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Jim Hubbell
07-09-2007, 02:58 AM
I have been asked about the feasability of machining off the surface blemishes of some 15 x 10 Ansen Sprint wheels. This is way beyond my experience. I do believe someone on this forum will have some answers. If more info is needed, ask and I will try and post it.
Thanks, Jim

dp
07-09-2007, 03:16 AM
I don't know much about machining mag wheels but I understand liability pretty well and I wouldn't touch it for love nor money. If a wheel that was last on your machine cracks at the hub while making a sweeper on the New Jersey turnpike in noon traffic and spins the vehicle into an eighteen wheeler going the other way you will spend all your life's energy minimizing some lawyerly wank's claim against you and your failure to stress test your work on completion. There's a reason why hunt and kill lawyers like John Edwards can afford $1200 US for a haircut and a shot at the presidency.

speedy
07-09-2007, 05:53 AM
I have been asked about the feasability of machining off the surface blemishes of some 15 x 10 Ansen Sprint wheels. This is way beyond my experience. I do believe someone on this forum will have some answers. If more info is needed, ask and I will try and post it.
Thanks, Jim

I`m not familiar with Ansen Sprint wheels but if your talking kerbing then this is what I did to rejuvenate my Commy 17`s.
I set them up in my mates brake lathe. The mags had a bit of runout and as the lathe machines axially I found a 20" piece of dressed decking timber then tacked a length of course emery to it; found a comfortable stool and set about removing the rash, moving onto finer emery and them wet n dry and clearcoat to finish. Although labour intensive, a good result.

ProGunOne
07-09-2007, 05:57 PM
I don't know much about machining mag wheels but I understand liability pretty well and I wouldn't touch it for love nor money. If a wheel that was last on your machine cracks at the hub while making a sweeper on the New Jersey turnpike in noon traffic and spins the vehicle into an eighteen wheeler going the other way you will spend all your life's energy minimizing some lawyerly wank's claim against you and your failure to stress test your work on completion. There's a reason why hunt and kill lawyers like John Edwards can afford $1200 US for a haircut and a shot at the presidency.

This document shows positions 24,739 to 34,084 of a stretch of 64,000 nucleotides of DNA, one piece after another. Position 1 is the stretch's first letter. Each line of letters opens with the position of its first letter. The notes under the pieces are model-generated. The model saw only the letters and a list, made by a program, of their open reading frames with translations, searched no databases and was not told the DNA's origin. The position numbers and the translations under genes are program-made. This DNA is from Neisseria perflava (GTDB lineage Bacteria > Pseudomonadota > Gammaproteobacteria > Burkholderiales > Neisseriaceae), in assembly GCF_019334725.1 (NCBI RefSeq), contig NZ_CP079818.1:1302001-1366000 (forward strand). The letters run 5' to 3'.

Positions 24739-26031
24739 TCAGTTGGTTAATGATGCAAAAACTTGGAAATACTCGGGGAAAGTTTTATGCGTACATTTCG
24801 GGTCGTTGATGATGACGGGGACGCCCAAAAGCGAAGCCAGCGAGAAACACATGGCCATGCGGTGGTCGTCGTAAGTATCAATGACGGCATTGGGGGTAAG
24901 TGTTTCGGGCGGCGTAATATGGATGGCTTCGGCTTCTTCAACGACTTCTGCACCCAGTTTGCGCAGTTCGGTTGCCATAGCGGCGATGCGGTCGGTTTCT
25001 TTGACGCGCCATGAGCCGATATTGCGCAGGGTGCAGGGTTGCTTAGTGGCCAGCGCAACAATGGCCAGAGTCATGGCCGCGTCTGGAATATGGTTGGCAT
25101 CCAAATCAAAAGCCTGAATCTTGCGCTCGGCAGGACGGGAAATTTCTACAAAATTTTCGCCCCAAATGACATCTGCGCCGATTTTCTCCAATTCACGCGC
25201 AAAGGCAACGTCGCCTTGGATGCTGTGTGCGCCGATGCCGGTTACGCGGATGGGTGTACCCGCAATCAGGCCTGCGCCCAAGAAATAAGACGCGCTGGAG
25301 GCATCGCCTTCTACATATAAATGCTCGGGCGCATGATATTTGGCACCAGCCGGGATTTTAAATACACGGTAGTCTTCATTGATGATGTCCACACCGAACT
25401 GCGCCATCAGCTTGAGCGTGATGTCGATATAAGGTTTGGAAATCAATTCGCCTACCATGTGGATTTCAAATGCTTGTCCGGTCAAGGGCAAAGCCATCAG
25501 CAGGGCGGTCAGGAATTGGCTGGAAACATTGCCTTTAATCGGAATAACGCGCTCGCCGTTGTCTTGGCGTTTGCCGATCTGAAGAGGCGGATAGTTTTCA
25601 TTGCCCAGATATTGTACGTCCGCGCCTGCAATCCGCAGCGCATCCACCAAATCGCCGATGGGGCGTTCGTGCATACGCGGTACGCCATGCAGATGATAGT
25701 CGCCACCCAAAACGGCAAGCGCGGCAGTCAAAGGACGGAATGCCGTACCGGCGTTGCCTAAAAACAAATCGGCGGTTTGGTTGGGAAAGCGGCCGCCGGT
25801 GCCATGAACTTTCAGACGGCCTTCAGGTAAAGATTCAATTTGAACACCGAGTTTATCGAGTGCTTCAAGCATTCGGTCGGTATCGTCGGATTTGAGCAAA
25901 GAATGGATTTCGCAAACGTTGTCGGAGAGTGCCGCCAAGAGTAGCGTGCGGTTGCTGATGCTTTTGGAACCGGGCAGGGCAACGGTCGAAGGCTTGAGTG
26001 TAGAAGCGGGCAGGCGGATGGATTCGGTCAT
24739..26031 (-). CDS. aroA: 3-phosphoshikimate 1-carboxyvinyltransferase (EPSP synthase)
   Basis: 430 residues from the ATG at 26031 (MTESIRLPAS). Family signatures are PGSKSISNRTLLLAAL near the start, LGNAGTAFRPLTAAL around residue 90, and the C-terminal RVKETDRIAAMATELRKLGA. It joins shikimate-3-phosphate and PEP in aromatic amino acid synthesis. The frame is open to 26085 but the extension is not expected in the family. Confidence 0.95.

Well said, nuf said.

PackardV8
07-09-2007, 10:48 PM
The Ansen Sprint wheels have plenty of stock on them for a light cleanup pass on the outer side.

Secondly, if you extrapolate from any machine operation to the possibility of liability on the part's most extreme and wildly inappropriate use, might we all have to give up taking in job work and sit in the dark and not answer the door?

I have made brake brackets for street rods. I just copied a disclaimer from Wilwood Brakes. Something to the effect, "This part is for experienced and qualified race car builders who can judge for themselves if it is appropriate to their use. Not intended for street use. Not intended to replace OEM brake parts." I added, "If you drop it on your toe, not responsible for injury or loss of income or mobility."

thnx, jv.

bob308
07-09-2007, 11:01 PM
packardv8 i agree with you and have said the same thing many times before.

we are all big boys and know the game. so we dont need some one to reply to a post with watch out for the lawyers. when that was not the question asked.

those wheels are on the heavy side and can take a small cut if needed. i have made a long axel that stuck out the back end of the headstock on my
s-b bolted up a wheel truned on the lathe and poished away.

dp
07-09-2007, 11:23 PM
packardv8 i agree with you and have said the same thing many times before.

we are all big boys and know the game. so we dont need some one to reply to a post with watch out for the lawyers. when that was not the question asked.


Since you're the spokeman for "we", how about you just publish the whole damn list of what "we" don't need to reply with so "we" don't have to have this conversation again.

Jim Hubbell
07-10-2007, 02:26 AM
Thanks to all who replied with their concerns and suggestions. I see no need for any squabbles as I am the one who will sort through them.
The wheels are going on a '57 Chev wagon which has been shortened to a 2dr wagon. Full load small block and pretty to boot.
I will fwd these and any further comments on to my son.
Again, thanks

Mike W
07-10-2007, 04:14 AM
I was at Westec in the 80's and saw a machine that took some kind of blanks and did the machining to make them into a completed aluminum wheel. I was impressed how fast the finished wheel was completed.

bob308
07-10-2007, 07:48 PM
well dp the we is any one that owns a machine tool and makes things with it or modifies something with it. and who has not lived under a rock their entire life

the man asked a question if it could be done not for leagle advice. which if i or most others would go to a lawyer for not some one on the net trying to run up their post numbers.

SGW
07-10-2007, 07:56 PM
Just because something is possible does not necessarily mean it's advisable. dp gave a perfectly valid opinion why it might not be advisable. If you have a greater tolerance for lawsuits than some of us do, that's fine -- you're perfectly free to take on jobs like that -- but there is no need to disparage those who are more cautious.